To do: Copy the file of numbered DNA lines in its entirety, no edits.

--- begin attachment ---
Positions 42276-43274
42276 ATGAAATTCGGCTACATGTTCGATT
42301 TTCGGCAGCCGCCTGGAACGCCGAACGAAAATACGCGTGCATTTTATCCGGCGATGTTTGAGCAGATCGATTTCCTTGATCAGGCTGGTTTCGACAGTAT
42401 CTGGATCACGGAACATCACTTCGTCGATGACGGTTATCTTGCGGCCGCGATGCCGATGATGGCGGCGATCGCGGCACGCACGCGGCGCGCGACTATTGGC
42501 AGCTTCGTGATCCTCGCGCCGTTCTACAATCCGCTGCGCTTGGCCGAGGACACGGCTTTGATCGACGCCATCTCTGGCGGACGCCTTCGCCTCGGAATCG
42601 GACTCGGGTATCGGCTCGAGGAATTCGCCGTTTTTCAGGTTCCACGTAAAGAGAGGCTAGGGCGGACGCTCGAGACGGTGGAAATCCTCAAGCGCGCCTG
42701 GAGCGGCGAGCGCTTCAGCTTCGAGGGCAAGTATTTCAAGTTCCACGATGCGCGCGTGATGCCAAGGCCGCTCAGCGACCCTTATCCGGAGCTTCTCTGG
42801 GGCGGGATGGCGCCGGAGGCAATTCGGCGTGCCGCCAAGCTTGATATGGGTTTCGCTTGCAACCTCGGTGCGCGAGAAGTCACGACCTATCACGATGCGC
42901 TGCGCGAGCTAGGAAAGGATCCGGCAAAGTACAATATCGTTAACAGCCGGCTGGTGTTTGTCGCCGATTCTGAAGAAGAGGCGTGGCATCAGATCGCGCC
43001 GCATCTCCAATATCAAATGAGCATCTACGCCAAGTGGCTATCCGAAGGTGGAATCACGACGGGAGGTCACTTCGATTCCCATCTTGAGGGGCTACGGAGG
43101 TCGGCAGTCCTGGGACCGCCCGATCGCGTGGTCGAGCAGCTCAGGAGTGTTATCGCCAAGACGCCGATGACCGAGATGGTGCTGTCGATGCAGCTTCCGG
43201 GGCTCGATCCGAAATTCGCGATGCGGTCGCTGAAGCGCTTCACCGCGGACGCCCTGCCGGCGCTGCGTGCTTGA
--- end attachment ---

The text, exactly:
Positions 42276-43274
42276 ATGAAATTCGGCTACATGTTCGATT
42301 TTCGGCAGCCGCCTGGAACGCCGAACGAAAATACGCGTGCATTTTATCCGGCGATGTTTGAGCAGATCGATTTCCTTGATCAGGCTGGTTTCGACAGTAT
42401 CTGGATCACGGAACATCACTTCGTCGATGACGGTTATCTTGCGGCCGCGATGCCGATGATGGCGGCGATCGCGGCACGCACGCGGCGCGCGACTATTGGC
42501 AGCTTCGTGATCCTCGCGCCGTTCTACAATCCGCTGCGCTTGGCCGAGGACACGGCTTTGATCGACGCCATCTCTGGCGGACGCCTTCGCCTCGGAATCG
42601 GACTCGGGTATCGGCTCGAGGAATTCGCCGTTTTTCAGGTTCCACGTAAAGAGAGGCTAGGGCGGACGCTCGAGACGGTGGAAATCCTCAAGCGCGCCTG
42701 GAGCGGCGAGCGCTTCAGCTTCGAGGGCAAGTATTTCAAGTTCCACGATGCGCGCGTGATGCCAAGGCCGCTCAGCGACCCTTATCCGGAGCTTCTCTGG
42801 GGCGGGATGGCGCCGGAGGCAATTCGGCGTGCCGCCAAGCTTGATATGGGTTTCGCTTGCAACCTCGGTGCGCGAGAAGTCACGACCTATCACGATGCGC
42901 TGCGCGAGCTAGGAAAGGATCCGGCAAAGTACAATATCGTTAACAGCCGGCTGGTGTTTGTCGCCGATTCTGAAGAAGAGGCGTGGCATCAGATCGCGCC
43001 GCATCTCCAATATCAAATGAGCATCTACGCCAAGTGGCTATCCGAAGGTGGAATCACGACGGGAGGTCACTTCGATTCCCATCTTGAGGGGCTACGGAGG
43101 TCGGCAGTCCTGGGACCGCCCGATCGCGTGGTCGAGCAGCTCAGGAGTGTTATCGCCAAGACGCCGATGACCGAGATGGTGCTGTCGATGCAGCTTCCGG
43201 GGCTCGATCCGAAATTCGCGATGCGGTCGCTGAAGCGCTTCACCGCGGACGCCCTGCCGGCGCTGCGTGCTTGA